Two Truths and a Challenge

hhj spc 3

Post copyright 2015 by Doris McCraw

I’m adding something new this time around. It has been awhile since Helen (Hunt) Jackson made an appearance in my blog post. Since I’m reviewing her life and work for an upcoming presentation in Castle Rock, Colorado at their library, I thought I would share my thoughts on one of my favorite poems of hers.

In November 13,1873 Helen had her poem “Two Truths” published in the ‘New York Independent’. The publication came out shortly after Helen had arrived in Colorado Springs for her health.

There are many things I like about this poem. Firstly, I enjoy the dialogue that composes most of the poem. It’s like you are overhearing a private conversation. Those first lines feel like a scene in a movie. You see the errant husband coming through the door, contrite for some offense. The wife, happy to see him return, immediately absolves him of any crime. Then the meat of the piece comes in the final sentences,  overhearing the wife’s private thought.

Helen (Hunt) Jackson en.wikipedia.org

Secondly, there is a greater depth to the piece than the few short lines would indicate. Taking the ‘lovers’ out of the occasion and we see a deeper insight into human nature. There are in fact two truths in almost all human interaction. The truth we tell the world and the truth that lies beneath.

Although at first reading, Helen’s poems are beautiful and her use of language amazing. When one takes the time to go beyond the words to the meaning, there is a greater depth than most would take the time to see, but time that would be well spent.

Two Truths

by H.H. (Helen Hunt Jackson)

“Darling” he said, “I never meant

To hurt you;” and his eyes were wet.

“I would not hurt you for the world:

Am I to blame if I forget?”

“Forgive my selfish tears!” she cried,

“Forgive! I knew that is was not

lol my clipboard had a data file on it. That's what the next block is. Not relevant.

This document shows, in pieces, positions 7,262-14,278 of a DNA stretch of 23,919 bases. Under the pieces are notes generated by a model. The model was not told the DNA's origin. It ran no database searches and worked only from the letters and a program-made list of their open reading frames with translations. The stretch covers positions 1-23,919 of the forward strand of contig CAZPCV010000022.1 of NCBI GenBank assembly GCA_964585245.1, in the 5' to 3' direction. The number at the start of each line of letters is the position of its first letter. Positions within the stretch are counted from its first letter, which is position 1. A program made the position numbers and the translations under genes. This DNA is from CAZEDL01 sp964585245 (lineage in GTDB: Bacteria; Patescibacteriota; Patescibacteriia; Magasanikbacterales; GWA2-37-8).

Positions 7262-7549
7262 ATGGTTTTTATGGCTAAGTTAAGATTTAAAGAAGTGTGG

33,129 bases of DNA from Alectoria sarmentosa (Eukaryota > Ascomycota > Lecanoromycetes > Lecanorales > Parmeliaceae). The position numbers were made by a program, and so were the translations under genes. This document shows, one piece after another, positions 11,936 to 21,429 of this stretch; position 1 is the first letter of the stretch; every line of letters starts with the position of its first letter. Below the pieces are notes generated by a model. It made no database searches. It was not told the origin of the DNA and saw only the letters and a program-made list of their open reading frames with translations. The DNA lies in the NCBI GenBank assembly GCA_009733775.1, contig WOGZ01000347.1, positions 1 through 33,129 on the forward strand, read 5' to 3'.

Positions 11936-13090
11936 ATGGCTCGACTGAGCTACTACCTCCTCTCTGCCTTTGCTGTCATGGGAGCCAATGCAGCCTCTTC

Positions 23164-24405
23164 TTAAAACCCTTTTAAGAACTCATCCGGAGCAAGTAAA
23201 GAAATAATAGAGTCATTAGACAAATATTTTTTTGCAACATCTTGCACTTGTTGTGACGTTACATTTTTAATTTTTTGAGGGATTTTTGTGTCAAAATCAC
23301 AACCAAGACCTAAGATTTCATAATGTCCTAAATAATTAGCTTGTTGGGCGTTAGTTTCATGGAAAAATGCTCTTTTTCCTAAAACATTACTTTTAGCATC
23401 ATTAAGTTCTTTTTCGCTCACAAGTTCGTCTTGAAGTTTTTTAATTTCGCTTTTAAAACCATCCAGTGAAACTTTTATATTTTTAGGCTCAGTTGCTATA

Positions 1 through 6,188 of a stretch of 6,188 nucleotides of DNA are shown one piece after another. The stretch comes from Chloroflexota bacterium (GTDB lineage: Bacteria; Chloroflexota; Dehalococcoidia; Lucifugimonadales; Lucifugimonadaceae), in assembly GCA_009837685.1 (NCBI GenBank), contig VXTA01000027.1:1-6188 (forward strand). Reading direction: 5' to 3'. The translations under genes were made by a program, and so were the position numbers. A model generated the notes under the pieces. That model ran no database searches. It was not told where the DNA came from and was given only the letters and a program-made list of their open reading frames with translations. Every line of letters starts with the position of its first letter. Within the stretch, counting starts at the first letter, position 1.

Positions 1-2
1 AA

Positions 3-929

Because you meant to hurt me, sweet-

I knew it was that you forgot!”

But all the same, deep in her heart

Rankled this thought, and rankles yet,-

“When live is at its best, one loves

So much that he cannot forget.”

I would also challenge you to write a story or similar poem from these wise words that Helen wrote so long ago. If you take this challenge, share them on the Writing Wranglers and Warriors Facebook page or send to my email: renawomyn@gmail.com

home for his heart angela raines

HOME FOR HIS HEART
http://amzn.to/1GN4EYU
also available as an ebook on Barnes & Noble and Smashwords.

Or my lastest “Cowboy Celebration”

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Doris Gardner-McCraw/Angela Raines
Author, Speaker, Historian-specializing in
Colorado and Women’s History

Author Page: http://amzn.to/1I0YoeL

Photo and Poem: http://fivesevenfivepage.blogspot.com

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15 Responses to Two Truths and a Challenge

  1. Wranglers says:

    An interesting and deep poem. It makes you wonder what he forgot. I assume a special date, anniversary perhaps. I don’t have time right now to take your challenge, but I hope some of the other Wranglers will. My mind is ticking away at possibilities though. LOL Cher’ley

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    • Doris says:

      Cher’ley, it is a very deep poem, and when you consider it was written in the 1870’s it becomes even more amazing. I hope some folks take the challenge also, but when you mind quits ticking, send or publish what you came up with. (Smile) Doris

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  2. Oh, the heart and mind of a woman when the man she loves forgets something important … or doesn’t pay attention/disregards something she values. Helen wisely speaks to those who love and feel brushed aside – – thanks for sharing, Doris. I will try to put forth something for your challenge, perhaps something from the romance story I started last fall — maybe it will trigger a “pick it up again” fiber in me! LOL